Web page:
On 10 October 2013, the preliminary measures judge of the District court of Amsterdam rendered its judgement in the interlocutory proceedings of Koninklijke Verkade N.V. (Verkade) versus Mondelez Nederland B.V. (Mondelez). In this case both parties broadcasted a commercial about fruit biscuits.
Mondelez stated that their fruit biscuits Liga FruitCrisp are "selected on fruit taste and crispiness". Mondelez did not deny that its claim was comparative.
Verkade advertised with the claim that their fruit biscuits Sultana "tested the best". Verkade, however, denied that its claim was comparative, alleging that its research was confined to its own biscuits, the so-called internal comparison.
Verkade started preliminary injunction proceedings against the claim of Mondelez and not surprisingly Mondelez counterclaimed for an injunction on Verkade's claim.
Comparative advertising is any advertising which explicitly or by implication identifies a competitor or goods or services offered by a competitor. The restrictions on comparative advertisement are harmonized by Directive 2006/112 concerning misleading and comparative advertising (hereinafter: the Directive). The Directive is implemented in articles 6:194 – 196 of the Dutch civil Code. Article 6:194a, paragraph 2, of the Dutch Civil Code states three conditions for comparative advertisement. Firstly, misleading advertisement is prohibited. Secondly, only goods and services that serve similar needs and purposes may be compared. Thirdly, the advertisement has to compare one or more essential, relevant, controllable and representative characteristic of the goods or services in an objective manner. In accordance with article 6:195 of the Dutch Civil Code, the burden of proof in respect of the accuracy of the claim lies with the advertiser.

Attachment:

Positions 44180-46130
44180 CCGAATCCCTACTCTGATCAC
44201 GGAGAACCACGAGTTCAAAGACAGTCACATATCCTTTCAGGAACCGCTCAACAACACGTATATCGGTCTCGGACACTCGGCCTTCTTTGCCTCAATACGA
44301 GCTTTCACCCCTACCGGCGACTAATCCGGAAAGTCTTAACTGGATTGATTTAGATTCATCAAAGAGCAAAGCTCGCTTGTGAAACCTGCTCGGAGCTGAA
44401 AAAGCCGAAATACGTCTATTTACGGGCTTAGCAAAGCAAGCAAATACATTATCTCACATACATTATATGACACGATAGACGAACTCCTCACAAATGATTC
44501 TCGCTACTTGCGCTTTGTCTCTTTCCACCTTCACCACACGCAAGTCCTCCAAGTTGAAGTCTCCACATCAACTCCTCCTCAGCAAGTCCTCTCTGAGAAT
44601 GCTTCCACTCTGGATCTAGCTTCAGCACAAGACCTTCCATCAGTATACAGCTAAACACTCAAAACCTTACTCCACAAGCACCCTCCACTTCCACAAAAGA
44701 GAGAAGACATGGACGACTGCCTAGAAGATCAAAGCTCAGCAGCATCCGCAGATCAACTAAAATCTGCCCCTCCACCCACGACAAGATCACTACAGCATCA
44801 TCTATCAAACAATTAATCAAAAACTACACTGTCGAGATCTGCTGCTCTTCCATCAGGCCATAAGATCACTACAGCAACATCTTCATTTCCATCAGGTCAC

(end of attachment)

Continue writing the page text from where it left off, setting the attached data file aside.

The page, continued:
Mondelez' Liga FruitCrisp
The judge is of opinion that the advertisement of Mondelez is indeed comparative. Since Mondelez had admitted that in the advertisement Liga FruitCrisp is compared with Sultana, Mondelez was required to provide evidence as to the accuracy of the factual claim in the advertisement.
Mondelez instructed a market research agency for a survey amongst 160 people whether they liked Mondelez' FruitCrisp apple-cinnamon or Verkade's Sultana berries. The outcome of the survey is that 60 % of the respondents chose Mondelez' FruitCrisp over Verkade's Sultana. The judge found that the results of the survey are sufficient to make the claim plausible. Since Mondelez provided sufficient evidence, it was up to Verkade to prove why the survey is incorrect. Verkade, however, failed to do so.
Verkade's Sultana biscuits
The interesting part of the judgment relates to the counterclaim of Mondelez. Despite the fact that Verkade tried to argue that it had only compared its own biscuits (an internal comparison) the judge ruled that the claim of Verkade ("tested the best") is nevertheless qualified as indirect comparative advertisement. The reason is that the claim "tested the best" suggests that fruit biscuits of multiple companies have been compared. The public will not understand that the comparison is about Sultana biscuits only. So in the advertisement the fruit biscuits of Mondelez (and other competitors in the fruit biscuit market) are identified by implication.
Since the advertisement qualifies as indirect comparative advertising, Verkade is obligated to provide sufficient evidence as to the accuracy of the claim. However, Verkade did not perform a survey on fruit biscuits of multiple competitors as they considered their claim to be an internal comparison and therefore they could not provide any evidence.
Rules on comparative advertising can be far reaching. If the claim is objected, the advertiser needs to show its claim is correct. As far as internal comparative advertising is concerned, one needs to be careful. If this is not made sufficiently clear to the public, the claim made may be injuncted as being indirect comparative advertising.